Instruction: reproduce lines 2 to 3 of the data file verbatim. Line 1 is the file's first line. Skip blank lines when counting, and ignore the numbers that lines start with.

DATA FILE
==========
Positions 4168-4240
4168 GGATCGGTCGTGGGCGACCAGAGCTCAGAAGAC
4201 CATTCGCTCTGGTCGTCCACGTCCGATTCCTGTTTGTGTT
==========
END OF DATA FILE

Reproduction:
4168 GGATCGGTCGTGGGCGACCAGAGCTCAGAAGAC
4201 CATTCGCTCTGGTCGTCCACGTCCGATTCCTGTTTGTGTT